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Germany's top court ruled on Wednesday that there must be the option of registering a third gender on birth certificates.
The move, described by activists as a "small revolution", would make Germany the first European country to offer intersex people the choice of identifying as neither male nor female, the BBC reported.
The case was brought by a registered female whose chromosome test confirmed they were neither one sex nor the other. The constitutional court in Karlsruhe has given the government until the end of 2018 to pass a law specifying a category other than male or female.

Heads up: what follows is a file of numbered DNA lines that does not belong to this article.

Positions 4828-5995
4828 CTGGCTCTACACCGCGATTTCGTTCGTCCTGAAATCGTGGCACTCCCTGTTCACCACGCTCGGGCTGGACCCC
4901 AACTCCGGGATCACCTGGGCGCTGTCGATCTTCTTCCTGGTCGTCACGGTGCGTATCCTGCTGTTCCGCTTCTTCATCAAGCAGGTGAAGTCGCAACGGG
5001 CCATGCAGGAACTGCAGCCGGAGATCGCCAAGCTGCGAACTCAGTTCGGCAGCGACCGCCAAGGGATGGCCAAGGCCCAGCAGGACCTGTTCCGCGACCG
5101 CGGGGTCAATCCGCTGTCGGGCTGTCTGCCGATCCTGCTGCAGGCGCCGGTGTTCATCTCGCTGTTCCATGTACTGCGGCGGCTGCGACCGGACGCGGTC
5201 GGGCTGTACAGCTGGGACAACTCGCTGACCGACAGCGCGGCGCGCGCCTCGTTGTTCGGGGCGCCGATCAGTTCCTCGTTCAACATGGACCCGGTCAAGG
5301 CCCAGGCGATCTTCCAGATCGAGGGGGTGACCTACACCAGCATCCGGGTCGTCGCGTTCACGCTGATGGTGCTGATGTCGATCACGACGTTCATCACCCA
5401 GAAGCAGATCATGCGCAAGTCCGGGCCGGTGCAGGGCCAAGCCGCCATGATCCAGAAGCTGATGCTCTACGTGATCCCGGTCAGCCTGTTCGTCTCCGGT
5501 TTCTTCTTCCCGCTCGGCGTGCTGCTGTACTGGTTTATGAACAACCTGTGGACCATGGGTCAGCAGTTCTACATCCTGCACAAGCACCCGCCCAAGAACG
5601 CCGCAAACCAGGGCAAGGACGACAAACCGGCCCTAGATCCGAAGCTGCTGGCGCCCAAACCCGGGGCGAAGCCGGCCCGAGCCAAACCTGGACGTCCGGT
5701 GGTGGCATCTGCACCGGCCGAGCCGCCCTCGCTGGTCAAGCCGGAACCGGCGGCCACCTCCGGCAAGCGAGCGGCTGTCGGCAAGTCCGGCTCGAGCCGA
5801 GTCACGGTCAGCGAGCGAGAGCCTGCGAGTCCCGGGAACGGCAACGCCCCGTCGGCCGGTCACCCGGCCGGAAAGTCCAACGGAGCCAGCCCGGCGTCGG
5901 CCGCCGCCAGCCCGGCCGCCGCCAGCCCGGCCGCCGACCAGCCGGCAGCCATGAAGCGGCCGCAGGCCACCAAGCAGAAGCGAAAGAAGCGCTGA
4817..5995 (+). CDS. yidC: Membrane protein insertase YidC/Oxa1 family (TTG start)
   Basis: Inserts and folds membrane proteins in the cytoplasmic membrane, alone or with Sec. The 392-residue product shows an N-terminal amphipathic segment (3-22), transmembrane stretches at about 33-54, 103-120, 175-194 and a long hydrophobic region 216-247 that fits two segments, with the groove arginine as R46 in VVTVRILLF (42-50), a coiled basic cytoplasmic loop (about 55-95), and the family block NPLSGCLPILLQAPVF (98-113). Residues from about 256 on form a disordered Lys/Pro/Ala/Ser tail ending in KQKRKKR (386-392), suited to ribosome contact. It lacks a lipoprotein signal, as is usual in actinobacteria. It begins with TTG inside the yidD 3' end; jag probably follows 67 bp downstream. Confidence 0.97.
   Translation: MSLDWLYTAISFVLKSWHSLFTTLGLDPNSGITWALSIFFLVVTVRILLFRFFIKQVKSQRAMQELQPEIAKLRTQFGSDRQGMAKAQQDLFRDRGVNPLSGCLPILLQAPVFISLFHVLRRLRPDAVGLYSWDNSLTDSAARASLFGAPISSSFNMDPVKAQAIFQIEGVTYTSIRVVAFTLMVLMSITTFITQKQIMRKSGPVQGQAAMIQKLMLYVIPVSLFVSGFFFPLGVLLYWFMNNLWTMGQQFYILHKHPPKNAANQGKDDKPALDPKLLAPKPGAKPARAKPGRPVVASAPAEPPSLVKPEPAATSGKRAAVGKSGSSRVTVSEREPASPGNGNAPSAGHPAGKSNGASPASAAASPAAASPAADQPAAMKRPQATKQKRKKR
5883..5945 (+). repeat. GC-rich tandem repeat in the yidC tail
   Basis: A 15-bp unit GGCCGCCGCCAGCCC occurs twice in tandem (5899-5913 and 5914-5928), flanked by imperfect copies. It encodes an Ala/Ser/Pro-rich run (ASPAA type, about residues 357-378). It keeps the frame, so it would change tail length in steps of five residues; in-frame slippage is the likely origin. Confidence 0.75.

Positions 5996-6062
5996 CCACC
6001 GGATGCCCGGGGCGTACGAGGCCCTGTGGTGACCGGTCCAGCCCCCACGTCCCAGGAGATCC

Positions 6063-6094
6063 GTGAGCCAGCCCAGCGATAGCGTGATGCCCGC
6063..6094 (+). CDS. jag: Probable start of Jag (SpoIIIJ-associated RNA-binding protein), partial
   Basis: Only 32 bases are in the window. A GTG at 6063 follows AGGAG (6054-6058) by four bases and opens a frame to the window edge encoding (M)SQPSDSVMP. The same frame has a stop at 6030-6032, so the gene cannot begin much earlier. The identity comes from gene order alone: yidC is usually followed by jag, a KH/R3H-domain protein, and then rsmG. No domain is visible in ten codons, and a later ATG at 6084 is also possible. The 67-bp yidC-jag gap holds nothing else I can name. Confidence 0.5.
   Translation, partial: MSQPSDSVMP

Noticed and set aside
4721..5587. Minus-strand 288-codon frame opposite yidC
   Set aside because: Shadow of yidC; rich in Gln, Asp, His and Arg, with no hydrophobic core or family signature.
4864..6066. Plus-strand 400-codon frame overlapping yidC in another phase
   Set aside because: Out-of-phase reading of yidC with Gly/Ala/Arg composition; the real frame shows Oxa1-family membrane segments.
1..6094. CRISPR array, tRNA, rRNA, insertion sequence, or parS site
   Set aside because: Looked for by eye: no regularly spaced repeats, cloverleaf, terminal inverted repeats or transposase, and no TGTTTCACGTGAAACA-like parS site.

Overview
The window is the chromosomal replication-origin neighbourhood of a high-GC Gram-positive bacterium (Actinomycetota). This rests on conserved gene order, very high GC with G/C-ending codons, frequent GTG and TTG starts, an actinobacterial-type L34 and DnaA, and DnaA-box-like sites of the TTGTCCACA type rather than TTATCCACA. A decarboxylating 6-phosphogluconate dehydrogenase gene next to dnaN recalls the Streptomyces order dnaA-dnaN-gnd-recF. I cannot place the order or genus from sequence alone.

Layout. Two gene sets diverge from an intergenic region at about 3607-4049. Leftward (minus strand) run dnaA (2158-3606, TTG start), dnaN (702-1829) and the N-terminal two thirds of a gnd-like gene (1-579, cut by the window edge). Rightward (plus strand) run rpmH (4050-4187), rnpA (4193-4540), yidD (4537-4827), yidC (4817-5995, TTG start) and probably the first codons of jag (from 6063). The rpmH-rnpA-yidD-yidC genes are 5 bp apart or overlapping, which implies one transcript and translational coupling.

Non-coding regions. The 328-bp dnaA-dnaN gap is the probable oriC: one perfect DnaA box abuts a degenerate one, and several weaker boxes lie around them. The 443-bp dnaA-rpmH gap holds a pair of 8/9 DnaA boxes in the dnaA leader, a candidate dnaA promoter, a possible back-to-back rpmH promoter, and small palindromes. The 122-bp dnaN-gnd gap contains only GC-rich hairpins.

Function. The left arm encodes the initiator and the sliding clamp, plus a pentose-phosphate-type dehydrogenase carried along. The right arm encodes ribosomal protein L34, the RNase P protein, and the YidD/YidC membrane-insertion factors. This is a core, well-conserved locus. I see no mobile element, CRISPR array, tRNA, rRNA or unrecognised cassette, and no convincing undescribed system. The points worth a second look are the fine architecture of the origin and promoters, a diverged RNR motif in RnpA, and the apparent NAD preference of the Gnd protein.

The court said current regulations on civil status were discriminatory against intersex people. The category could be called "inter" or "various". A German government spokesperson said the government would comply with the ruling.
The activist group Third Option -- which has been campaigning for official recognition -- said on Twitter that it was "completely overwhelmed and speechless".
Intersex people are born with a mixture of male and female sex characteristics. The UN says the condition affects up to 1.7 per cent of the world's population.
(This story has not been edited by Business Standard staff and is auto-generated from a syndicated feed.)